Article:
At times I get the impression that experience is inextricably tied up with survival. That’s far from astonishing given that experience is primarily geared towards equipping us to react optimally to our circumstances and our environment – in order not to get hurt, not to get into danger, to successfully overcome the odds, as it were. When we face an existential challenge, our experience can become very finely fibrous and precise. And the question or challenge does not need to directly affect our life and limbs – it is enough for us to have to accomplish a difficult task: for example, to make a choice or to write a text.
When it’s not an existential issue, when our survival is rendered easy, then we power down experience: our perception becomes less precise, our senses are blunted. On a group journey, when we can simply let go or allow ourselves to fall, for instance, we power down our receptors and at the same time raise the threshold of our stimulus – at such a time it requires quite a bit for us to perceive anything at all in our environment. The bored manner in which tour groups trot through an area illustrates this fact perfectly – a landscape that would, please note, even perhaps make every single member of the group anxious if s/he were journeying alone. When we form groups we make ourselves immune to the demands of our surroundings. A person who needs to cross a busy street on his own notices every vehicle going past – but a person who crosses the street as part of a group and feels protected and guided by the group, can or must consequently completely miss seeing all the motor traffic.
I still do not quite understand what sort of experience meditation presents. It’s definitely not about concentrating on one’s surroundings. And its goal is obviously not to listen to oneself or to detect one’s self – on the contrary, it is said to be about the experience of emptiness. Must we then imagine meditation as a group tour that one undertakes entirely alone?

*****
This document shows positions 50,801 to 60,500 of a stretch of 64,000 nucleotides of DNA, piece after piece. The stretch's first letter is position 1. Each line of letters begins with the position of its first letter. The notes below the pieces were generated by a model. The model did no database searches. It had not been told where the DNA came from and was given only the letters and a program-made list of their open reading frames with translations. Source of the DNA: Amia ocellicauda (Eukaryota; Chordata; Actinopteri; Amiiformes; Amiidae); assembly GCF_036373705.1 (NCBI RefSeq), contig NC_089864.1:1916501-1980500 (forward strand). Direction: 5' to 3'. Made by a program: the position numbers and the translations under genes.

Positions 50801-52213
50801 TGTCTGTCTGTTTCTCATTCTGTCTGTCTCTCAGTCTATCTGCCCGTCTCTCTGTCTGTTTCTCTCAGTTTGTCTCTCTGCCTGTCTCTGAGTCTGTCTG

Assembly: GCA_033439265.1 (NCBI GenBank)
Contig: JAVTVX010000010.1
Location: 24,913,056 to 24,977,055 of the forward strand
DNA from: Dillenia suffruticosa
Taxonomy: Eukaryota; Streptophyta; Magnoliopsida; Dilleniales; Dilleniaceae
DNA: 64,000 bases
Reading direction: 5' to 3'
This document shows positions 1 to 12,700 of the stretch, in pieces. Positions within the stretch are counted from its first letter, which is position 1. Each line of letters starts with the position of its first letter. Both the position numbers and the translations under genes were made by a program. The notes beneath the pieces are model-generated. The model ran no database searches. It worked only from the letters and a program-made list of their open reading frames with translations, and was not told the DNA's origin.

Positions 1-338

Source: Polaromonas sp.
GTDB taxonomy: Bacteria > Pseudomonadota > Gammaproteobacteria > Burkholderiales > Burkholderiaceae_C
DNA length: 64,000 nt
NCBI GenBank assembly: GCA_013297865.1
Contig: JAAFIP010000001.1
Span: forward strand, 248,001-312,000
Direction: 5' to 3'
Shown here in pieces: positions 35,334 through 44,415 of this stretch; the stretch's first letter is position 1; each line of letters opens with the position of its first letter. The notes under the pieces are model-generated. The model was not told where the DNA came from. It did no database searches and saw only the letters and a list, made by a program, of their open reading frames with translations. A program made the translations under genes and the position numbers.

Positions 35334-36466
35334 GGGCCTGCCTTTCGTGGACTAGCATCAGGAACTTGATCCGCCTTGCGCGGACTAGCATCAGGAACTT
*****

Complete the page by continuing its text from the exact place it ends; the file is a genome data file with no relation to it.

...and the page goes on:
About 30-odd kilometres south-east of the city of Bung Kan, a sandstone rock rises out of the totally flat, rubber plantation-covered plain – it’s looks as if God has lost a giant pebble from his pocket. Right around the rock, audacious engineers and fearless artisans have created steps, stairways and bridges – to enable visitors to climb the rock or to go around it at halfway point – of wooden construction that creak and crunch over the precipice. There are seven levels to be climbed, and, everywhere, one comes across small shrines or Gùtì (meditation shacks) on account of the 50-odd monks who live around the hill. They seek its peace and seclusion so that they can meditate better. One reaches Level Seven after a harmless climb over a few roots – and finds oneself, again quite alone, on a relatively flat plateau thickly encrusted with bamboo and undergrowth.
The stone is called Wat Phu Tok and is therefore revered as a temple. Its founder was a monk named Ajahn Juan, a meditation master of mystic calling. A few of his bones and personal possessions are enshrined in a mausoleum at the foot of the hill. Ajahn Juan was killed in a plane crash in 1980 while he was on his way to Bangkok to attend the birthday celebrations of Queen Sirikit – or so the story says. With him on the flight were other masters and forest monks from the north-east of the land. Ajahn Juan, legend has it, made it clear to his students when he was taking leave of them that he would not return from this journey. He must have had a premonition about what was going to happen – is the general opinion. Or, to the monk’s mind, was this kind of group tour simply suspicious?
First Publication: 3-4-2014